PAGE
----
Beekeeping – how to SAVE your wired timber beehive frames
HOW TO Save your wired timber beehive frames.
All beekeepers know, that building and maintaining your beekeeping equipment such as beehive, timber frames, beeswax foundations, queen excluders and all the beehive related tools of the beekeeping trade is time consuming and costly. Here is a quick tip on how you, as a new beekeeper, can save yourself many hours of your time by saving the frames before each peak honey flow season.
It is recommended, that as part of your beekeeping frame rotation schedule within your beehive apiary, all your old drawn beeswax honey comb foundations extracted and removed at least once every 1 to 2 years to keep your hives and bee colonies within them healthy and disease free. The removal of the old comb reduces the potential for spreading diseases and keeps the wax nice and clean for each new beekeeping season. You can melt the beeswax comb, process it, render it, purify it, and reuse it for new foundation sheets, or to make candles, creams or other cosmetic products. We show you this process in a small home based backyard beekeepers way in this series: https://www.youtube.com/playlist?list=PLfE6cWwwWKog1Mx0wdsnkPbeIDvo-qPng.
So nothing goes to waste. The Honey Bees simply need to draw the new honey comb in the beehive body on top of the new beeswax foundation sheets, and use it either as honey stores or as the new brood frames in your lower hive boxes.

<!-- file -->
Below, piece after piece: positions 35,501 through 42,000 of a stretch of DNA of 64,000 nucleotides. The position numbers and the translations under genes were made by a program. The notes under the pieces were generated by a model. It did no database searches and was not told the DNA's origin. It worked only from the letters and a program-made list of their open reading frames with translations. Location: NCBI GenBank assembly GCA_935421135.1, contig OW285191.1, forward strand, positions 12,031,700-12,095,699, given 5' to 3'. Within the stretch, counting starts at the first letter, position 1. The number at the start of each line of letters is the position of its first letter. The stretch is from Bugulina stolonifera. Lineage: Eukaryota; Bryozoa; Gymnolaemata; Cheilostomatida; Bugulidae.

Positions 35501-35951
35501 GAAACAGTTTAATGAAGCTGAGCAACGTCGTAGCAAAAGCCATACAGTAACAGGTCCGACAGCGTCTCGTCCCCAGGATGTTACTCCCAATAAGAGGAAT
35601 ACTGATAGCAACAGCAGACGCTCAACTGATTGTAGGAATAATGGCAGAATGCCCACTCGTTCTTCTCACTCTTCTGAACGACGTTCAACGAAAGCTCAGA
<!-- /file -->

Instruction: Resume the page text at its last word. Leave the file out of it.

So, what are we suggesting? Simple. Firstly, watch our earlier video series on how to build a solid timber honey frame: https://www.youtube.com/watch?v=jRWxK2zc4qQ. Once you have a solid full depth honey frame assembled, add foundation and put the frame into rotation in your hives. A year later, once you extract the honey and the beeswax inside the honey frames becomes darker, use a sharp knife to cut along the inner edge of the timber frame, and then carefully cut the wax along the wires. Remove the strips of beeswax, melt, render and filter as required. The beekeeping frame should now be relatively clean of all beeswax. Then, use a heat gun or a blow torch to melt the remaining wax, and to kill any remaining parasites, wax moth eggs, and to coat the frames with the beeswax for protection. (See this video on HOW TO clean frames and kill wax moth eggs using a heat gun: https://www.youtube.com/watch?v=YwRAW7_xLw0).
This will save you lots of time and effort by reducing the time spent on rewiring your frames and you get some wax for new foundation sheets as well. Not to mention, it will go a long way in saving you money by reducing requirements for treating diseases and controlling unwelcome parasites in your bee colonies in the apiary even if you sometimes mix and match the frames from one beehive to the next. So all in all, a worthwhile investment we think.
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